filter: includes/excludes the record in the output record stream.

  Example: mlr --from f.dat put 'filter (NR == 2 || $x > 5.4)'

  Instead of put with 'filter false' you can simply use put -q.  The following
  uses the input record to accumulate data but only prints the running sum
  without printing the input record:

  Example: mlr --from f.dat put -q '@running_sum += $x * $y; emit @running_sum'

unset: clears field(s) from the current record, or an out-of-stream variable.

  Example: mlr --from f.dat put 'unset $x'
  Example: mlr --from f.dat put 'unset $*'
  Example: mlr --from f.dat put 'for (k, v in $*) { if (k =~ "a.*") { unset $[k] } }'
  Example: mlr --from f.dat put '...; unset @sums'
  Example: mlr --from f.dat put '...; unset @sums["green"]'
  Example: mlr --from f.dat put '...; unset @*'

tee: prints the current record to specified file.
  This is an immediate print to the specified file (except for pprint format
  which of course waits until the end of the input stream to format all output).

  The > and >> are for write and append, as in the shell, but (as with awk) the
  file-overwrite for > is on first write, not per record. The | is for piping to
  a process which will process the data. There will be one open file for each
  distinct file name (for > and >>) or one subordinate process for each distinct
  value of the piped-to command (for |). Output-formatting flags are taken from
  the main command line.

  You can use any of the output-format command-line flags, e.g. --ocsv, --ofs,
  etc., to control the format of the output. See also mlr -h.

  Example: mlr --from f.dat put 'tee >  "/tmp/data-".$a, $*'
  Example: mlr --from f.dat put 'tee >> "/tmp/data-".$a.$b, $*'
  Example: mlr --from f.dat put 'tee >  stderr, $*'
  Example: mlr --from f.dat put -q 'tee | "tr [a-z\] [A-Z\]", $*'
  Example: mlr --from f.dat put -q 'tee | "tr [a-z\] [A-Z\] > /tmp/data-".$a, $*'
  Example: mlr --from f.dat put -q 'tee | "gzip > /tmp/data-".$a.".gz", $*'
  Example: mlr --from f.dat put -q --ojson 'tee | "gzip > /tmp/data-".$a.".gz", $*'

emit: inserts an out-of-stream variable into the output record stream. Hashmap
  indices present in the data but not slotted by emit arguments are not output.

  With >, >>, or |, the data do not become part of the output record stream but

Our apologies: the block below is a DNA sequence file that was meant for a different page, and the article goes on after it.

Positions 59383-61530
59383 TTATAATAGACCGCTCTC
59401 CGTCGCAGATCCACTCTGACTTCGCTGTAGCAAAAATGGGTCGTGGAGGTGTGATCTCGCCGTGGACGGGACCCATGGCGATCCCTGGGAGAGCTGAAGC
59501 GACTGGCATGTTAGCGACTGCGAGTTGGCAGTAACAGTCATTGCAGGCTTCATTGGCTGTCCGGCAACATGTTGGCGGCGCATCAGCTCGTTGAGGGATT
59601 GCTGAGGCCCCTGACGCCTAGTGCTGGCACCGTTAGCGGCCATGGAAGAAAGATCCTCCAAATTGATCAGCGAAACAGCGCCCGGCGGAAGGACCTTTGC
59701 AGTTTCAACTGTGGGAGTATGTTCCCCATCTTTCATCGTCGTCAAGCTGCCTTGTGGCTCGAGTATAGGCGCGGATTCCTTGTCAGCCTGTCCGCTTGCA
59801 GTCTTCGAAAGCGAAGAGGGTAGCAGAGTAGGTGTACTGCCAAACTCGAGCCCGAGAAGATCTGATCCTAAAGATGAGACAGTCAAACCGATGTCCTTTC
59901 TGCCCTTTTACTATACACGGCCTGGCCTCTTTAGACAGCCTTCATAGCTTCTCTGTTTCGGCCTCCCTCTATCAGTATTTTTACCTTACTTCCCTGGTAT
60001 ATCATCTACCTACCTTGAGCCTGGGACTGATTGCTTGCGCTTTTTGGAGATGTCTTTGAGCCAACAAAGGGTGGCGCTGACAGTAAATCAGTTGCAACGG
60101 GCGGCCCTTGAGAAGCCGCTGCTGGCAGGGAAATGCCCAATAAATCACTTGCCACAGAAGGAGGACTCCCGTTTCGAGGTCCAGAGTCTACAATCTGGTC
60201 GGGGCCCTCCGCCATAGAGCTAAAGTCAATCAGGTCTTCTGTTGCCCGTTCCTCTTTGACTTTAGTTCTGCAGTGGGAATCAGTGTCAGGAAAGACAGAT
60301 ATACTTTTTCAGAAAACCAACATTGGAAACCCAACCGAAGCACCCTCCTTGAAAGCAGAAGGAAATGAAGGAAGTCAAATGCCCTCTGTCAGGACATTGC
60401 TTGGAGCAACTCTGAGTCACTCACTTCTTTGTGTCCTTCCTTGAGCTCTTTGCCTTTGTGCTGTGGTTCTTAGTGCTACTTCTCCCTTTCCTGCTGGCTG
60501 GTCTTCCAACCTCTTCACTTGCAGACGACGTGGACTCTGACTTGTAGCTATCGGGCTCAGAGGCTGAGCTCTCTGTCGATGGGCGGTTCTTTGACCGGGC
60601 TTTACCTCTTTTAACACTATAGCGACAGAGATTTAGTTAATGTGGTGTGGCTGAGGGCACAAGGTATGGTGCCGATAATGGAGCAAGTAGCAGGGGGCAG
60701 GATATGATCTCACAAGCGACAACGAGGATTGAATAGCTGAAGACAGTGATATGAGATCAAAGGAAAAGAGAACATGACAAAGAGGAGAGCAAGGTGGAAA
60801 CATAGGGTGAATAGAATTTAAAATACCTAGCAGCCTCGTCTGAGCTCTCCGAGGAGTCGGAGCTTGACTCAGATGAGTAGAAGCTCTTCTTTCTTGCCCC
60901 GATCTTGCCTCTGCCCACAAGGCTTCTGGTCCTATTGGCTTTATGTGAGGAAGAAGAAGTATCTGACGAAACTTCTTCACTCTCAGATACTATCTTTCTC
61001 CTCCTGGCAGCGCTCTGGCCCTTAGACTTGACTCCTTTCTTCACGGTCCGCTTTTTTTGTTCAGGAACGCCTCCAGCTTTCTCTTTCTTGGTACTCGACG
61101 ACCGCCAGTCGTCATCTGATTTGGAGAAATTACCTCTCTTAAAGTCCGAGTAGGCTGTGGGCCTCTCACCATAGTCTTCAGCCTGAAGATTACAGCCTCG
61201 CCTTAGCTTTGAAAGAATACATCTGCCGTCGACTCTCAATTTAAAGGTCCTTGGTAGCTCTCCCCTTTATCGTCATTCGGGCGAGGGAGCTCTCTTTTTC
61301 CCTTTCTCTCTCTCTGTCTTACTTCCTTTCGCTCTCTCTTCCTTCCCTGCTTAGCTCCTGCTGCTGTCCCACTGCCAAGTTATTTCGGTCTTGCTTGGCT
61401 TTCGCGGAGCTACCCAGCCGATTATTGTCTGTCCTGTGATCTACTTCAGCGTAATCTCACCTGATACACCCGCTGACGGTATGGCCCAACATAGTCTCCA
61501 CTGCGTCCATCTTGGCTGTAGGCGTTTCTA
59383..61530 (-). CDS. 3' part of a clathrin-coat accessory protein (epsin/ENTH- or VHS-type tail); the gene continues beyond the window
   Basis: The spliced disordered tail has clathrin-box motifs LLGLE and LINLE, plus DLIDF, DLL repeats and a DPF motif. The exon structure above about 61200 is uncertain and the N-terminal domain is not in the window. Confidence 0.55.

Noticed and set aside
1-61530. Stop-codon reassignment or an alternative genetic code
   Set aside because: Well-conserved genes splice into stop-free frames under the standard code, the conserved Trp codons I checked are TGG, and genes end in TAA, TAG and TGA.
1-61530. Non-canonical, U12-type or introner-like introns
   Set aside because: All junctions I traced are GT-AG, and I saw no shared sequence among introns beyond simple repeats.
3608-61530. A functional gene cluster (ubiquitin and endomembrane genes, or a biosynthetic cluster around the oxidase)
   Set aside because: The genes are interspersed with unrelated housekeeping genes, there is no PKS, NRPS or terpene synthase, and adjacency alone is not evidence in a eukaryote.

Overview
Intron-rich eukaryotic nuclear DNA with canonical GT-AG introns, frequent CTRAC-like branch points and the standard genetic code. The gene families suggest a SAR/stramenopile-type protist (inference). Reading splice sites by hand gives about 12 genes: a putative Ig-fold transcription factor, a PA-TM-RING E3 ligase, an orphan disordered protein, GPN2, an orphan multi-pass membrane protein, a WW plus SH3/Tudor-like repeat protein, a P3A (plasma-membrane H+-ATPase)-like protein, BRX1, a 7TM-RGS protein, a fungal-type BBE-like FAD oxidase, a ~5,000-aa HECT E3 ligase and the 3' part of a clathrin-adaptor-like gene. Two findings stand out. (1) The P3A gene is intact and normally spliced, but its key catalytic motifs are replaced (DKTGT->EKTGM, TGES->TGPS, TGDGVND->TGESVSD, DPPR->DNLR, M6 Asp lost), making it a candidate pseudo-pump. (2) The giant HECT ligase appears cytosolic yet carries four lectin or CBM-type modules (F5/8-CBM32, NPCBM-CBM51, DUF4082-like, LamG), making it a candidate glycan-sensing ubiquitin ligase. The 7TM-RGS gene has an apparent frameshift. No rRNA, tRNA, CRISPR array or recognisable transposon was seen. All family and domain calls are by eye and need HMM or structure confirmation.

are instead redirected.

  The > and >> are for write and append, as in the shell, but (as with awk) the
  file-overwrite for > is on first write, not per record. The | is for piping to
  a process which will process the data. There will be one open file for each
  distinct file name (for > and >>) or one subordinate process for each distinct
  value of the piped-to command (for |). Output-formatting flags are taken from
  the main command line.

  You can use any of the output-format command-line flags, e.g. --ocsv, --ofs,
  etc., to control the format of the output if the output is redirected. See also mlr -h.

  Example: mlr --from f.dat put '@sums[$a][$b]+=$x; emit @sums'
  Example: mlr --from f.dat put --ojson '@sums[$a][$b]+=$x; emit > "tap-".$a.$b.".dat", @sums'
  Example: mlr --from f.dat put '@sums[$a][$b]+=$x; emit @sums, "index1", "index2"'
  Example: mlr --from f.dat put '@sums[$a][$b]+=$x; emit @*, "index1", "index2"'
  Example: mlr --from f.dat put '@sums[$a][$b]+=$x; emit >  "mytap.dat", @*, "index1", "index2"'
  Example: mlr --from f.dat put '@sums[$a][$b]+=$x; emit >> "mytap.dat", @*, "index1", "index2"'
  Example: mlr --from f.dat put '@sums[$a][$b]+=$x; emit | "gzip > mytap.dat.gz", @*, "index1", "index2"'
  Example: mlr --from f.dat put '@sums[$a][$b]+=$x; emit > stderr, @*, "index1", "index2"'
  Example: mlr --from f.dat put '@sums[$a][$b]+=$x; emit | "grep somepattern", @*, "index1", "index2"'

  Please see http://johnkerl.org/miller/doc for more information.

emitp: inserts an out-of-stream variable into the output record stream.
  Hashmap indices present in the data but not slotted by emitp arguments are
  output concatenated with ":".

  With >, >>, or |, the data do not become part of the output record stream but
  are instead redirected.

  The > and >> are for write and append, as in the shell, but (as with awk) the
  file-overwrite for > is on first write, not per record. The | is for piping to